On our way to Avila Beach, we made a smart move by stopping in Santa Barbara. During a previous trip we saw there were fresh Uni (Japanese for Sea Urchin) at wholesale prices. That trip we unfortunately didn't get to indulge ourselves.
This stop made a short detour off the 101. It took a bit of time to find parking, but we didn't stop for the sushi, which was overpriced to our dismay. Nevertheless, we waited in a short line and lucky for us we got a seat at the bar, where all the action was taking place.
Our first course was 6 raw scallops on a sliced lime and urchin on top. Yum. The Urchin shell was placed on the plate, and to our surprise the spines were still moving.
We also got an abalone plate, but the main dish was rock crab (the cheaper of the 2 crab on the menu, the other being box crab). Per our request they also saved the tamale, in all it's fatty goodness, as you can see in this picture.
On the way back to the car I spotted a Mexican Fruit vendor, and I picked up a huge mango on a stick. It was sprinkled with tahin and drizzled with chamoy. It was a perfect desert ending to our brief stint in Santa Barbara.
The option is quick and easy, you just need to take it home! The service is only available until 8PM, and depending on the day you might wait in line.
There isn't another organization like Tesla. Not one company is as highly invested in anti-climate change technology; however, I have qualms with the grandiose plan. The solution to climate change is not satiating market pangs. Mainly because technology doesn't mix well with markets. Eventually, science will not keep up with a glut of either consumption or investment; then creative destruction takes over and Tesla will be out of the picture. Don't believe me... look at General Electric. Tesla will not end the tragedy of the commons. The best answer to climate change is resolving our property rights. Defining property rights disputes will ensure financial and environmental coexistence across the entire world.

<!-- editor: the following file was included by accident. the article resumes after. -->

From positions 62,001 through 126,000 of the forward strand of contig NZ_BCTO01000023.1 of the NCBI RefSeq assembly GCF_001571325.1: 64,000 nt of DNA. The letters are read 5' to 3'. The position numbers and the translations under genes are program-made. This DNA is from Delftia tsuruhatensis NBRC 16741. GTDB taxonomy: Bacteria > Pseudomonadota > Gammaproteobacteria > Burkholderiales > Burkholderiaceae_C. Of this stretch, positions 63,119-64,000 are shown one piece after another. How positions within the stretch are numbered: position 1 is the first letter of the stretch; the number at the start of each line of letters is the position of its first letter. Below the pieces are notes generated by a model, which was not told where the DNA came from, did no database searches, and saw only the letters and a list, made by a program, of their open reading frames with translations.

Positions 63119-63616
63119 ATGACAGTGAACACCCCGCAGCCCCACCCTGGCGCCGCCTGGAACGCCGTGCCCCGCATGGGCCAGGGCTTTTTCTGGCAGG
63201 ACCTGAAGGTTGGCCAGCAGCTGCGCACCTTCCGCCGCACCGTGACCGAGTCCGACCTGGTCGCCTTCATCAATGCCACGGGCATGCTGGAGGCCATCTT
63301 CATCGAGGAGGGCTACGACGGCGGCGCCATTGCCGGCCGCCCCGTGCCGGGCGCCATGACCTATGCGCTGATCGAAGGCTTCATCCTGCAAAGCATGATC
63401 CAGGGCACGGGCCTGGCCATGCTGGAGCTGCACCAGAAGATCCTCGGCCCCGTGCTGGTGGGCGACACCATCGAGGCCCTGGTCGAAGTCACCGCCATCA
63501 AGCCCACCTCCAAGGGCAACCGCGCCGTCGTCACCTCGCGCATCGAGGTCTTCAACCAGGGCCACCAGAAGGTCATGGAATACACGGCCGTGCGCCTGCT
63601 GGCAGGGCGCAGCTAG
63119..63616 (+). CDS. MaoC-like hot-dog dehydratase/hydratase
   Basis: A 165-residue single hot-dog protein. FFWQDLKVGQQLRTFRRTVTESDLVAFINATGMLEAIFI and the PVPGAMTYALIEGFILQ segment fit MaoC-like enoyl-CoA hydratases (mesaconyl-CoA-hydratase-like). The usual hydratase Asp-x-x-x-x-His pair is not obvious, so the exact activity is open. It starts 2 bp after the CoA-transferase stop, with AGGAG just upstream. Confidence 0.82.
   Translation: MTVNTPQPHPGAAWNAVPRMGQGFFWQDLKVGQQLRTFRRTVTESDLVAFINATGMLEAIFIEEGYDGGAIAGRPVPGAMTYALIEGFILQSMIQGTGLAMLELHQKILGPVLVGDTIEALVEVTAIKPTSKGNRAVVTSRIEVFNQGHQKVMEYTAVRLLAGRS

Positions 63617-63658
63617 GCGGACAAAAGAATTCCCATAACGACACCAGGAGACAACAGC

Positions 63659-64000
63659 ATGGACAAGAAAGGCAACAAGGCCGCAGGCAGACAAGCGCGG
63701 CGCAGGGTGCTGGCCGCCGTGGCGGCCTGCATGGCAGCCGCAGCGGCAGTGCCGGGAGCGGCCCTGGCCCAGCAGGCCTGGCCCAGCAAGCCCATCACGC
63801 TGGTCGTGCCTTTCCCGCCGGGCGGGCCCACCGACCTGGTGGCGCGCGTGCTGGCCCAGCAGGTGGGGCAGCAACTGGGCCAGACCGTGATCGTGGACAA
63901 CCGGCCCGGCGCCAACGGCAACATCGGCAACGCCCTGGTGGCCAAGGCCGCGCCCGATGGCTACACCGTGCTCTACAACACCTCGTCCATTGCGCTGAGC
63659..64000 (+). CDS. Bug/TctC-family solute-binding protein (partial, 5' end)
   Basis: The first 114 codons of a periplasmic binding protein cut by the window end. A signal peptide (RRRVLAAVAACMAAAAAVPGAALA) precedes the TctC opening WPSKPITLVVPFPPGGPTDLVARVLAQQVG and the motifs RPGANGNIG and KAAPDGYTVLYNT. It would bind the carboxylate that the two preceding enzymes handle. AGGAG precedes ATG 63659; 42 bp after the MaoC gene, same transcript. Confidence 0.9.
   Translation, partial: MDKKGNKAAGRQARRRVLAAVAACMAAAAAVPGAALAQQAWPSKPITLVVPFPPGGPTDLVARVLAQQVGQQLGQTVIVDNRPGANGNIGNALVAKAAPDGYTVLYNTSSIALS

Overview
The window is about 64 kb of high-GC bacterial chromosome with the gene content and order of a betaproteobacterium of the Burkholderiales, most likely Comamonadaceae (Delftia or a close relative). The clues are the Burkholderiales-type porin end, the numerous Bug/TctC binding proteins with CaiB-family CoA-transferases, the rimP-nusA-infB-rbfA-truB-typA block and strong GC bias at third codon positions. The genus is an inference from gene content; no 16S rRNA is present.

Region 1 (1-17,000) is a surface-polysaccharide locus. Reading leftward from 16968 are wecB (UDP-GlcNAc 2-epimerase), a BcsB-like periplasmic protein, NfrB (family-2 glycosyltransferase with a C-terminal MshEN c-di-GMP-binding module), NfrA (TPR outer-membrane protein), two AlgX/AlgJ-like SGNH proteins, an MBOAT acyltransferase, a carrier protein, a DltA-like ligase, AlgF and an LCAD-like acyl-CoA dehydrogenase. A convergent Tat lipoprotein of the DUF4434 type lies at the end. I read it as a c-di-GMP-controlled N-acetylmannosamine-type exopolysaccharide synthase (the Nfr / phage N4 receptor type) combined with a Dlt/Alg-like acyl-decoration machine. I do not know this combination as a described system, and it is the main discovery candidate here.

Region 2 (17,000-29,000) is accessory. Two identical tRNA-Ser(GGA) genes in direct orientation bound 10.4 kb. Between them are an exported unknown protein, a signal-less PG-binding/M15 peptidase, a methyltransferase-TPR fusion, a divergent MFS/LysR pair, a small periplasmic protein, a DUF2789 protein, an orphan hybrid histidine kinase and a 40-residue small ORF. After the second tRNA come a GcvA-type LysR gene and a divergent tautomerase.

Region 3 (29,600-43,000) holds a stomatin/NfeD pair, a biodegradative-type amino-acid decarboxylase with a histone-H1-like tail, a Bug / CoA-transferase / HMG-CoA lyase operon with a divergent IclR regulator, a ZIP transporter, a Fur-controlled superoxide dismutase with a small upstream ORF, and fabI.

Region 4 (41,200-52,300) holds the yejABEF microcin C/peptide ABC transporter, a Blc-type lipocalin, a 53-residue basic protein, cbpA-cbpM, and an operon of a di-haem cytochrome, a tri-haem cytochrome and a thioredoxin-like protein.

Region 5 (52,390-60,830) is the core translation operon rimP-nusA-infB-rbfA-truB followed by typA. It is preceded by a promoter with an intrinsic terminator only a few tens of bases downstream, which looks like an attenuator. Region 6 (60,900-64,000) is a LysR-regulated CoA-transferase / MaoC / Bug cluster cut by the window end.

If we take a closer look in the coming years I wouldn't be surprised to detect that a significant swing has occurred. I admit this might catch you by surprise, but economically we all benefit from freedom of migration. If this was just corporate business as usual, then it would turn a blind eye to human information exchange. Freedom of movement fuels change beyond the ballot box. Our country is alive, moving isn't something to fear but something to embrace.
Over the Christmas Holiday Phuong and I meet my family in Santa Barbara for 4 days. On our second day we took to the hills. With views of the Pacific Ocean we headed up a steep climb in Skofield Park. The steep climb calls for a descent, an undulating path that was 40 feet above a winding creek. A few tricky valleys meant for some scrambling on logs and boulders. Paragliders soared over our heads taking the windy skies down to the beach miles below.
It took me over 14 years to return, but I've finally made it back to the park. Last time I was here the water level was lowered because of a recent earthquake (this was back in 2006). Where I previously hiked is now submerged, I found old snorkel equipment and fishing tackle. We took a leisurely stroll around the reservoir. It was almost 10 miles round trip. We were pleasantly occupied by the wildlife we spotted: pheasant, coyote, and other birds of prey (I think it was a falcon). We were surprised by a mass gathering during the pandemic, it turned out to be a dog show among the picnic sites. The path was paved the entire way, we might return to rollerblade.